This is the fifth post in a series about our upcoming game Paint the Roses, written by the game’s designer, Ben Goldman.

Nothing keeps people from playing games more than having to learn rules. Imagine how many fewer movies we’d watch if we had to read an instruction manual before watching a movie for the first time.

So it’s critical to minimize the frustrations of rules, which is hard, because rulebooks are tricky puzzles of information architecture.

I’ve been working on new ways to understand and shape that architecture. To that end, I present to you a new visualization tool I call the Context Stack.

Imagine a set of rules as a tower of information. The tower’s base contains rules requiring no special knowledge; then up the tower, the rules stack on top of each other such that each rule makes sense if you know the rules below it.

Here are example rules that would appear at different levels in the stack:

  1. Start the game with 7 Coins.
  2. Coins can be spent to upgrade land.
  3. Certain upgrades earn more coins.
  4. One kind of upgrade is a castle, which protects your land.
  5. You can spend 45 coins to purchase a castle.

Most people will understand the first rule without prior information, so it goes at the bottom of the stack. Each subsequent rule is easier to understand, or begs fewer questions, if you already know the rules lower down the stack.

Real rules are more complicated than this example, because they’re non-linear. They branch, each rule interacting with multiple others, sometimes in roundabout ways. That’s why rules are hard to write.

Wouldn’t it be nice, then, if we could visualize that network of rules? It might help us more easily see how to simplify and clarify them. That’s the Context Stack:

The graph above is the Context Stack for all the rules about “Whim Cards” in a cooperative deduction game I’ve designed called the Paint the Roses (you can read all our articles about the game here, and you can read the current rules-draft here).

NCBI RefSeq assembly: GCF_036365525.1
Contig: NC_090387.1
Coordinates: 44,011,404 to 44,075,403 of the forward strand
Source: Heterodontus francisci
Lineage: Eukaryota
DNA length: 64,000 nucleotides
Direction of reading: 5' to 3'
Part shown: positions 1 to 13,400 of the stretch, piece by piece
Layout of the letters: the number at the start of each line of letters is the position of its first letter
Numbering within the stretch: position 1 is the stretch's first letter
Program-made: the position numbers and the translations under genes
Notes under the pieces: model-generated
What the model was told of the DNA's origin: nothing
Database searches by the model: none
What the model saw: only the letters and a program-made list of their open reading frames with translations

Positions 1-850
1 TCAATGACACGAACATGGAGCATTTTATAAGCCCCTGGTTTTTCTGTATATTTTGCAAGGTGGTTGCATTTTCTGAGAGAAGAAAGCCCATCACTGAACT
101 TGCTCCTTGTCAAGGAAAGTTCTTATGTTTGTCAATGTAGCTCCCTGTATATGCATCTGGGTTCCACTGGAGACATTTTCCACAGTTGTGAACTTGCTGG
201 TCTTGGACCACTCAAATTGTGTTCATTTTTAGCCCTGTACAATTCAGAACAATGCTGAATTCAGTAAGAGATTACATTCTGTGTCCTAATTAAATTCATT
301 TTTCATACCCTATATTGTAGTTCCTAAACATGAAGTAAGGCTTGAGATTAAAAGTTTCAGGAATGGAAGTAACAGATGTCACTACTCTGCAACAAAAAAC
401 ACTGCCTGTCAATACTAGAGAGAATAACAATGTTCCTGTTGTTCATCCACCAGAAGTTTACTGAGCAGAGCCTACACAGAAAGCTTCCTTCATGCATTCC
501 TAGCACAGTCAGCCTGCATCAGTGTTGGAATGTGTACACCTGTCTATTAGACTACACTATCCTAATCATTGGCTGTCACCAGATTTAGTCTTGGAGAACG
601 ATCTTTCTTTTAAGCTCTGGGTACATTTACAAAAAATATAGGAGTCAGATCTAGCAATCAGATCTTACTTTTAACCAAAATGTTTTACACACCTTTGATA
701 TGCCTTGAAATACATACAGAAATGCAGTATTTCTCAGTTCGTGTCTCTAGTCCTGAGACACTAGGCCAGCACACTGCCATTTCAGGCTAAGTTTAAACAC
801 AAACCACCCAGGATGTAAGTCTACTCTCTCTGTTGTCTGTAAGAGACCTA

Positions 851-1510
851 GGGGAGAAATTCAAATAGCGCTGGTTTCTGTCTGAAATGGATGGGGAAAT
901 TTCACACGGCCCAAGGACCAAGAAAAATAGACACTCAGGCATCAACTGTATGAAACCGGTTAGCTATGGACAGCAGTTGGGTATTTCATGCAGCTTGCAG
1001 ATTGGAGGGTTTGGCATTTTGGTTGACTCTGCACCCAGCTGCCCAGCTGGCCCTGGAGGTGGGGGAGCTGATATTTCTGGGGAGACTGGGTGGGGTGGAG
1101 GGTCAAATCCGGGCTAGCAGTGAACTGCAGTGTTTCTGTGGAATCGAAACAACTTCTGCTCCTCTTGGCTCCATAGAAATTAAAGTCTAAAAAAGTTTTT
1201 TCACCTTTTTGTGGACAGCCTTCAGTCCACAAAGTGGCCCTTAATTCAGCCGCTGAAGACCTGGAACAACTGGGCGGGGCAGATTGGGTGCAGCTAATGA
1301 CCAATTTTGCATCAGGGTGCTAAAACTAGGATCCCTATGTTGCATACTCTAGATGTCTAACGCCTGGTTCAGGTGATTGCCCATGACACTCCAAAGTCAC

In the graph:

  1. Each dot represents a rule pertaining to Whim Cards in the rulebook
  2. Each dot’s position represents where that rule appears in the rulebook. The further apart two dots are, the more stuff there is between them in the rulebook.
  3. The arrows show you which rules you need to know to understand the rules they point to.

The arrows are the meat of the system. If you look at them, you can immediately see you should avoid two things:

  1. Long arrows: the longer an arrow is, the longer a reader must remember a rule before applying it to understand another rule.
  2. Arrows pointing left: A left-pointing arrow means you’ll read a rule before you have all the context you need to understand it.

Most games are complex enough that you can’t completely eliminate these problems. However, you can minimize them. Graphing rules in this way helps you:

  • ...see which rules might need moving.
  • ...understand the consequences of moving them. Moving any rule can change the length and direction of a lot of arrows. The graph makes it easier to avoid inadvertently creating new problems.